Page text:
Charles: "Think. Create. Share."
A: We, as a team, believe that it is the only way, too. And, how about you Tony & Carmen?
T&C: Best advice was to always ask, even if they say no...as they may say yes and then you have a great opportunity.
A: Yes, it is also so applicable. And, what would be the best piece of advice you could give to other filmmakers?
T&C: Reach for the impossible e.g. the best you want to create and then work backwards as to how to achieve it. This way, you will always make a better film.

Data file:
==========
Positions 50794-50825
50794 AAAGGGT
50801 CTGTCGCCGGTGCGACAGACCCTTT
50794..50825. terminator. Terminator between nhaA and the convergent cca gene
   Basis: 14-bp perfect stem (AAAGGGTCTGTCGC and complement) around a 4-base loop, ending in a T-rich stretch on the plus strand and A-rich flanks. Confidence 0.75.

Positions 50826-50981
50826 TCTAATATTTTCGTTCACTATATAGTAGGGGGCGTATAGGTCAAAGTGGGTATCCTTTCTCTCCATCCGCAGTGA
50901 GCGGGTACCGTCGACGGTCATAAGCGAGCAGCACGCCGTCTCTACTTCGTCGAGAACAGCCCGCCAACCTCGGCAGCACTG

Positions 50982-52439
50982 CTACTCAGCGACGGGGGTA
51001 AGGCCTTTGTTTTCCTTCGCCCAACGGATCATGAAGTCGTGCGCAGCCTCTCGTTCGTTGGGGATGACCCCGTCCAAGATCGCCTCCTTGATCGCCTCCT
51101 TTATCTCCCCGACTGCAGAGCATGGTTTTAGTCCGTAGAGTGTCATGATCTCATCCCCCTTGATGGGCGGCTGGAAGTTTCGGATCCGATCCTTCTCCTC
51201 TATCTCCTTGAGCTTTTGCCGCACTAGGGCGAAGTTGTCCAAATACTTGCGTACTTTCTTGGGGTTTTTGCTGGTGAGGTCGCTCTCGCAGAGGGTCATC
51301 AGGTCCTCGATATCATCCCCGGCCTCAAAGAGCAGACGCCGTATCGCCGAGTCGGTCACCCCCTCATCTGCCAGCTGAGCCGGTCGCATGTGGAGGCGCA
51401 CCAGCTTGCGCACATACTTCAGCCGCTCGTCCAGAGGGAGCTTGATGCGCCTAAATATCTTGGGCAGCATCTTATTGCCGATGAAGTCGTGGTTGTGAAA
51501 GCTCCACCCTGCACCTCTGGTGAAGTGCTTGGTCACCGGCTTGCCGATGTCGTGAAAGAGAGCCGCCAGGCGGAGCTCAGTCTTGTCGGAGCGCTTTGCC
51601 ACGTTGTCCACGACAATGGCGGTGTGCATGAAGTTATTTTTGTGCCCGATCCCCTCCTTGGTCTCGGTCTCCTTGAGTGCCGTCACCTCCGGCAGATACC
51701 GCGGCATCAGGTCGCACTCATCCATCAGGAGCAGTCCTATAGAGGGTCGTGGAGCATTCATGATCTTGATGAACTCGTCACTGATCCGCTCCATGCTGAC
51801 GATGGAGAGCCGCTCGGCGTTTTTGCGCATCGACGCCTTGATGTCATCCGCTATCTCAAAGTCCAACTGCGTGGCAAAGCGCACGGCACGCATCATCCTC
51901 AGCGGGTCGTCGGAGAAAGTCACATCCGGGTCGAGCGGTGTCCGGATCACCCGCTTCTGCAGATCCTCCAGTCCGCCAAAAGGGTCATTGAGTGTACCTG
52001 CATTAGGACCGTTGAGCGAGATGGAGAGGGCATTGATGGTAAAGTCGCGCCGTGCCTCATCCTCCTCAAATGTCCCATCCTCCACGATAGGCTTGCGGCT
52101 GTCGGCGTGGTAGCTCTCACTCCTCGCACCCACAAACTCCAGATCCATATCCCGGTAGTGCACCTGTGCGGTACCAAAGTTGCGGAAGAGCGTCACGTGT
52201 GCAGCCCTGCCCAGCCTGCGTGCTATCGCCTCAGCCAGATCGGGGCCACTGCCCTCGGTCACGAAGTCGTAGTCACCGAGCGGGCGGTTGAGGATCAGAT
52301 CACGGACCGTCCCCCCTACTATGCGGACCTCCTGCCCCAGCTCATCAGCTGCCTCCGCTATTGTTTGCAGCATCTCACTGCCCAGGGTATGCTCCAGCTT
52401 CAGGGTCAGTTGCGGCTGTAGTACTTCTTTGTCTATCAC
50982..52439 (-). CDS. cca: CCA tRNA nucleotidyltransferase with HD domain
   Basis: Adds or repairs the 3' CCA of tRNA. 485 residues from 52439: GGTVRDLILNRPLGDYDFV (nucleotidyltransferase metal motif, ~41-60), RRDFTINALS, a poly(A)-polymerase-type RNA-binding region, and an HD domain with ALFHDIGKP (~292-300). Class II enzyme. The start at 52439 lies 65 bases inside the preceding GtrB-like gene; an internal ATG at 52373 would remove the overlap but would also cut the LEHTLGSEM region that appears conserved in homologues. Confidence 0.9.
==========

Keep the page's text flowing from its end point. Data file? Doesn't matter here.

Ch: THINK. CREATE. SHARE. Keep developing your craft in every way possible. Find an area you’re passionate about, and pursue it. There are so many resources online now, both paid and free. Literally anything is now possible in the independent filmmaking world, whether you want to shoot better interviews, improve your editing skills, or create a 3D fluid simulation. The tools and learning resources are all there now. One thing I would also say is to take a moment every now and then to appreciate how good we’ve currently got it in today’s modern society. We have a world of information at our fingertips. Join some Facebook groups, or a forum, or connect with people on Twitter or Instagram. Learn from others, and find a mentor (or several). If you show genuine passion for your craft, then people will often share a vast amount of experience and information with you. And in return, you can pass that information on over time. Ultimately though, as human beings, we learn through doing. So get out there and “DO”! Have fun. Create. Share your work with others. Be proud of what you create, and be unrealistically ambitious with where you want to take your talent and your skills over time.